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England or Philadelphia



1 in x 5/8 in (dia)



Credit Line

Historic Odessa Foundation, gift of Barbara Nowland Allison

Accession Number



“S. B. Corbit to M.W.C to E.N.C” is engraved around the bottom; the number 6 is stamped near the bottom.


The thimble was first owned by Sarah Bolton Corbit.  It then likely passed to her son and daughter-in-law Charles Corbit and Louisa A. Corbit Corbit, whose daughter Eliza Naudain Corbit was the grandmother of the donor.  For details on this complex provenance, see “Comments.”


This simple gold thimble has a complex past.  The earliest engraved name, “S. B. Corbit,” is Sarah Bolton Corbit (1801-1852), who married Henry Cowgill Corbit (1800-1851) of Odessa in 1825.  They lived in Philadelphia where Henry owned a dry-goods store.  The rest of the engraving, “to M.W.C to E.N.C,” was executed at a much later date, as evidenced by the change in its appearance.  The initials “E.N.C.” belonged to Eliza Naudain Corbit (1861-1945), grandmother of the donor. 

Connecting Eliza to Sarah may or may not have included “M.W.C.,” who was almost certainly Mary Wilson Corbit (1811-1880).  Eliza was the daughter of Charles Corbit (1838-1887) and Louisa A Corbit Corbit (1838-1901), who married in 1860.  Charles’s mother was Sarah Bolton Corbit.  However, complexities enter the provenance for two reasons.  First, Sarah and her husband Henry were both dead before Charles was 21.  Upon his mother’s death in 1852, Charles may have gone to live in Odessa with Mary Wilson Corbit and her husband Daniel for a while.  He must have known them well because Mary’s father, David Wilson Jr. (1787-1870), worked for Charles’s father in the Philadelphia dry-goods store following Wilson’s bankruptcy in 1829.  Thus, belongings of Charles’s parents may have been held in legal trust or merely as a convenience during that unsettled time.  Second, the later engraving may have been done at the behest of Mary’s daughter, Mary Cowgill Corbit Warner (1848-1923), who was deeply involved with hundreds of family-related objects and who added many provenances to them.  Some of those provenances were inaccurate.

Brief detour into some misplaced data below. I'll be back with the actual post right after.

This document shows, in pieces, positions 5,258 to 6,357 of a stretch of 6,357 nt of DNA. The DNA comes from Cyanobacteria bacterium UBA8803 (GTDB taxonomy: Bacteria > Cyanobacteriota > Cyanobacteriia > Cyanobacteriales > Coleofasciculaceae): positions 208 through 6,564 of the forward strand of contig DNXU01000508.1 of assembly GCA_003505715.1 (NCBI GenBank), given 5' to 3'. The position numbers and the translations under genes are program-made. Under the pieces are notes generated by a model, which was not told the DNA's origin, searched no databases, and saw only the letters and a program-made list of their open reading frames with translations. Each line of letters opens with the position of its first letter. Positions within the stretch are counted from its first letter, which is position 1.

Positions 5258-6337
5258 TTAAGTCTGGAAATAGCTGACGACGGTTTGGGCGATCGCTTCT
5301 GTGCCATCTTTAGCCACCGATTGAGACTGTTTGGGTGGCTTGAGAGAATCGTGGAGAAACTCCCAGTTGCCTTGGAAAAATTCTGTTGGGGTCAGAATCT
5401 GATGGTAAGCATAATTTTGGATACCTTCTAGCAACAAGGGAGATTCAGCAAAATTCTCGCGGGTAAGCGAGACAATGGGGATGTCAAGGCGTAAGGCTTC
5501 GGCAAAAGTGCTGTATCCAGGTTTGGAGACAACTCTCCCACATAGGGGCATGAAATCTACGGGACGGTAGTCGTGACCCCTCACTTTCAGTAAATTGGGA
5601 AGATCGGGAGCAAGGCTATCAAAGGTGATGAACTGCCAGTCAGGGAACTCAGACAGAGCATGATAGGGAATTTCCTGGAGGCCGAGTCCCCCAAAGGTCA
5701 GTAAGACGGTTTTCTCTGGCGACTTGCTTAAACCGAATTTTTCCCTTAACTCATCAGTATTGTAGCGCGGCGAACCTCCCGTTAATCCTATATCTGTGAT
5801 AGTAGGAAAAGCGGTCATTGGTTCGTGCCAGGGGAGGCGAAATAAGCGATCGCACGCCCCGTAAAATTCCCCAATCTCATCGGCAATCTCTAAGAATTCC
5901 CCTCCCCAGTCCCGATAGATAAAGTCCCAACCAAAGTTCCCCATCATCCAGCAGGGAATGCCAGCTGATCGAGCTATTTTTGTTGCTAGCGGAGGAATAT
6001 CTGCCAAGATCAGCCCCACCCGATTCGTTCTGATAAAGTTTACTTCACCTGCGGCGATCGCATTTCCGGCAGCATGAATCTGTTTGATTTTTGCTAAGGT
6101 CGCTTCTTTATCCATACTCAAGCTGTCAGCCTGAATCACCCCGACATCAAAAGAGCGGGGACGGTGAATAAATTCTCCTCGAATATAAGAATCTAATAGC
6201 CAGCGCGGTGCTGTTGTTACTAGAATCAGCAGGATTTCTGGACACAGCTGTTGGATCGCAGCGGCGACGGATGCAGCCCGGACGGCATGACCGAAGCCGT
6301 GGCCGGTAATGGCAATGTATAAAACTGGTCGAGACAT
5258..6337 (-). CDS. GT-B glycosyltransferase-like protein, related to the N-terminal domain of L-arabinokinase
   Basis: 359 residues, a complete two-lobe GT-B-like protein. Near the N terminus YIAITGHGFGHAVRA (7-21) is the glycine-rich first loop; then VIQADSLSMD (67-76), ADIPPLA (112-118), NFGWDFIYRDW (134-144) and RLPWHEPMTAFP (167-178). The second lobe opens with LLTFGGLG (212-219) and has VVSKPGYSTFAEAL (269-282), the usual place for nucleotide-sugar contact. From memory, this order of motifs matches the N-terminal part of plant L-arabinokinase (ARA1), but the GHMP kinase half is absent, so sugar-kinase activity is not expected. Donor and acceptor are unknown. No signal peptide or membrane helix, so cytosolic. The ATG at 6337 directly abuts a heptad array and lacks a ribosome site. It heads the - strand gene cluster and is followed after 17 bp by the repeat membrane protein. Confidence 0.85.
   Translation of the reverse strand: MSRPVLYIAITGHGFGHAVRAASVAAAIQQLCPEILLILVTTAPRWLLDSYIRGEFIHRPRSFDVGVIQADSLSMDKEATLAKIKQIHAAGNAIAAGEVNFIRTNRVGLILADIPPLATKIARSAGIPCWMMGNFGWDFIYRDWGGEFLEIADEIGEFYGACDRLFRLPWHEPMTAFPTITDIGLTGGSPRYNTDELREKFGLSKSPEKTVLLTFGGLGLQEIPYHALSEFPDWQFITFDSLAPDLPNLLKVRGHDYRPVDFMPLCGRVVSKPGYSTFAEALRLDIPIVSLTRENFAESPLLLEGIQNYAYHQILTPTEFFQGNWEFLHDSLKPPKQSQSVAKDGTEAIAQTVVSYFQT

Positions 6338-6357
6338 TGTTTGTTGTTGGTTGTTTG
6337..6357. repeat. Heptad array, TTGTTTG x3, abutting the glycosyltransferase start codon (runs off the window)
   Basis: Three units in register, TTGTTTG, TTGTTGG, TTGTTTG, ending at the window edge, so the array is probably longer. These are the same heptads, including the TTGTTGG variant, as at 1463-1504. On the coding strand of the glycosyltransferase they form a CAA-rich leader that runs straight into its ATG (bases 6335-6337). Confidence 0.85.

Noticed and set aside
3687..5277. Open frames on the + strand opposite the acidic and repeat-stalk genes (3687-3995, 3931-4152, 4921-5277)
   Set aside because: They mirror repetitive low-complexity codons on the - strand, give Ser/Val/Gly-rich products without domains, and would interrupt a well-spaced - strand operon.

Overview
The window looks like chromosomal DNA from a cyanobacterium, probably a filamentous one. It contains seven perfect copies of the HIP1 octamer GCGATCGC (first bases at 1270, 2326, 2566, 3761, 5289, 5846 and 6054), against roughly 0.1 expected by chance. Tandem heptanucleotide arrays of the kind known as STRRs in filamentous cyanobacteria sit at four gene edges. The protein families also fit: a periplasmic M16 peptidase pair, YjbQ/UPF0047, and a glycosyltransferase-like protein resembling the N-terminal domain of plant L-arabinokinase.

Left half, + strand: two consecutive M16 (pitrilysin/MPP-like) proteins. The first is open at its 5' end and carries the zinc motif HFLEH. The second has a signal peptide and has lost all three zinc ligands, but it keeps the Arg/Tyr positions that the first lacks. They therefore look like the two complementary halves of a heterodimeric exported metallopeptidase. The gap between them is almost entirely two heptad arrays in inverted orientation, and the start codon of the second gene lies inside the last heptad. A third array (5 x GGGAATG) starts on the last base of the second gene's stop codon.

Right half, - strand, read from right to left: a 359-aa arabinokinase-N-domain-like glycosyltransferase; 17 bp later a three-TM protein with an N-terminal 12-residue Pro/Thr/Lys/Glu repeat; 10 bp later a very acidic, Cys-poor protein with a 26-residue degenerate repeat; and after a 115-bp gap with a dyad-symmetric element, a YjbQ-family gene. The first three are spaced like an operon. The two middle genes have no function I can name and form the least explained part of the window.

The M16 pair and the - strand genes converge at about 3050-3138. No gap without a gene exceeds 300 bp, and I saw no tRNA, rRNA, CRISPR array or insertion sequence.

The thimble descended with many Corbit-owned objects including a miniature portrait of Daniel Corbit (accession no. 2012.149) and the important and well-documented chest of drawers made in 1793 for William Corbit (accession no. 2020.132).

The thimble has a “6” stamped into it.  That number likely represents a size.  It is opposite the first engraving campaign and only seems tied into the inscription because the second campaign extended the letters towards it.